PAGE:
Samsung (005930) unveiled its Galaxy S 4 smartphone during an outlandish press conference at Radio City Music Hall last week. The company announced its flagship smartphone in New York City alongside a laundry list of new features, however it was the handset’s design that caught people’s attention. It was argued that the Galaxy S 4, which looks relatively similar to its predecessor, felt too cheap to be a high-end smartphone¬†despite being equipped with top-notch hardware. While speaking at Engadget’s Expand conference this weekend, Samsung’s design chief Dennis Miloseski¬†defended the design of the smartphone and pointed out that the company is focused on the experiences it can create.
“Actually, the global design process has been raised,” Miloseski said, according to Apple Insider. “We’re making devices thinner and lighter, screens more beautiful. With Samsung, it’s less about that but more about building a meaningful relationship with technology.”
The Galaxy S 4 includes a number of high-end features such as controls based on facial recognition, floating touch technology and a number of new sensors that give users new and unique ways to interact with their device. The executive noted that it is features like these that will help Samsung continue to find success.
“As these devices become smarter, letting them sense where you are and adjusting to that, it’s known that design will improve over time,” he said. “But now, we’re thinking about: how do you create a soul for a device.”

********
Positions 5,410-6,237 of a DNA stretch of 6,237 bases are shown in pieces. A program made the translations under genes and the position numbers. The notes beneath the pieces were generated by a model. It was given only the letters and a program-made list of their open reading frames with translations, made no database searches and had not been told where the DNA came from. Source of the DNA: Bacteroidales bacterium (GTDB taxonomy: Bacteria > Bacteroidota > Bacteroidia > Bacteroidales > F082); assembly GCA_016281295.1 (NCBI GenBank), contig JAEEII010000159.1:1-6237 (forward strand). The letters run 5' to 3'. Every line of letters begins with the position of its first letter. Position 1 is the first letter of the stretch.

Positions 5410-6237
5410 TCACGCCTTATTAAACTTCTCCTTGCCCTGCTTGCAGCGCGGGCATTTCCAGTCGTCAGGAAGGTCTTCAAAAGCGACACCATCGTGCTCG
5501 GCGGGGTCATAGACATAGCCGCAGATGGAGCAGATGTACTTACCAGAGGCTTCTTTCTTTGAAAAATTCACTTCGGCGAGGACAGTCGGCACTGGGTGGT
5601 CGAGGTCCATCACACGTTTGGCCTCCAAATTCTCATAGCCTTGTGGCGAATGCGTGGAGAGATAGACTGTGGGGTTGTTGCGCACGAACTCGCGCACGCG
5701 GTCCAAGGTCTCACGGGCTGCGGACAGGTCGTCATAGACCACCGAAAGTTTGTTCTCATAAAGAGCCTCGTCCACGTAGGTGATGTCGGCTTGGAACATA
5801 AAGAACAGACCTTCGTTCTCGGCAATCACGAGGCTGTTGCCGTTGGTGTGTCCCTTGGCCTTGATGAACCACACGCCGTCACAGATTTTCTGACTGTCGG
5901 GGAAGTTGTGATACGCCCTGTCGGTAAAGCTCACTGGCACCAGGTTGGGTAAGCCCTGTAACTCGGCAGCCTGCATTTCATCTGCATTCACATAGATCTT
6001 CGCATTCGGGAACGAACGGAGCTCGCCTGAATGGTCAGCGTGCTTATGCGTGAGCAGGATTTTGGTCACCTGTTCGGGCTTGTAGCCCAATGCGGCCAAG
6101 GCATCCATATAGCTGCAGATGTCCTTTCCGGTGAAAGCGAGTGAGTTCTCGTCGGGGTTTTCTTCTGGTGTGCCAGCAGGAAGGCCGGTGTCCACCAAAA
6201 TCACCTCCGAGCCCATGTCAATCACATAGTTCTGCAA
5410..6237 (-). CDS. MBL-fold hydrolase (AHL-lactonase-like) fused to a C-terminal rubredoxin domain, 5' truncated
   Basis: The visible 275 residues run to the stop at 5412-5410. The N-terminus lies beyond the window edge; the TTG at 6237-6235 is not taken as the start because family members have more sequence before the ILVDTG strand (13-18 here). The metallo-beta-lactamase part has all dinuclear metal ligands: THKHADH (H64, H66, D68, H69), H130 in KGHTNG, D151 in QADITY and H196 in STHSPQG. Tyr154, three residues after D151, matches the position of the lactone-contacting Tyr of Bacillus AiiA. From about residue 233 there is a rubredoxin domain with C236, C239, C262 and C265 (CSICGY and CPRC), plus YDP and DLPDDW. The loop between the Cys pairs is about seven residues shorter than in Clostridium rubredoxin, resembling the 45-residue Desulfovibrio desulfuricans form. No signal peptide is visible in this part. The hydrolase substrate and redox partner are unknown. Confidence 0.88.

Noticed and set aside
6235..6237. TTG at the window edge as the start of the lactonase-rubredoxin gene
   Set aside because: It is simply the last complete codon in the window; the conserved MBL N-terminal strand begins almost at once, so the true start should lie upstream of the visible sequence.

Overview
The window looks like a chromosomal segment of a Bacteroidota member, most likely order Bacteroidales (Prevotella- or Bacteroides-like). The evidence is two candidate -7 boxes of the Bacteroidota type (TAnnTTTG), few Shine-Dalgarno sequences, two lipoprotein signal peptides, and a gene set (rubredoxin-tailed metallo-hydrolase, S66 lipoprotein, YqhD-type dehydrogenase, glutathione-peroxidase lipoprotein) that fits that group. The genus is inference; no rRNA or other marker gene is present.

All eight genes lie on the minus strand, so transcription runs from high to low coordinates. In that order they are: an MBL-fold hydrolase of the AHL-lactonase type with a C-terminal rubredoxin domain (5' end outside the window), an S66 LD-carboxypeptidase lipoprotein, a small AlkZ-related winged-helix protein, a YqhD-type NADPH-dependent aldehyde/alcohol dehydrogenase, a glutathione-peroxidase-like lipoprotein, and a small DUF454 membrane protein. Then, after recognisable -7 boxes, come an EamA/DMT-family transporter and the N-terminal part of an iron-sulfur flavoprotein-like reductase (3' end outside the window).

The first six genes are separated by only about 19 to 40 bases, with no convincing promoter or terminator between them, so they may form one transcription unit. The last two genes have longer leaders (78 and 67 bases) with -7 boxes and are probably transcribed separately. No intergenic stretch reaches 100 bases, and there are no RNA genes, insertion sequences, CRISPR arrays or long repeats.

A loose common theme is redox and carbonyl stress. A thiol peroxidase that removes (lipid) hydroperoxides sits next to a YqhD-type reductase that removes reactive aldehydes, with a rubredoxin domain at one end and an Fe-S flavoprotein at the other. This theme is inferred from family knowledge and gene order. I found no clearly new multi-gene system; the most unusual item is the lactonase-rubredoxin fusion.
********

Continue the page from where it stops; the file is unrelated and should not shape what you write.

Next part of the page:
Miloseski hinted that future devices may not always utilize plastic cases, however.
“The design process doesn’t start with a material,” he said. “It doesn’t start with us saying, ‘Okay, we’re going to make a device that uses metal.’ The design process starts with a story. For a device [like the GS4], which is global and sells around the world, it’s a matter of going into many different tastes.”
He went on to explain that Samsung will continue to adapt its designs for the ever-changing mobile market.
“As the technology moves forward, we may find we’re taking these devices out of our pockets less and less, so you may see different form factors arising from that,” he said
Miloseski concluded by saying, “I think over time, though, it’s all of our responsibilities not to put more layers of hardware and glass in front of our users. I think the evolution of mobile is moving closer to connecting people to people, and the technology moves out-of-the-way. There’s also room for mobile to change, to reconnect us with the world around us.”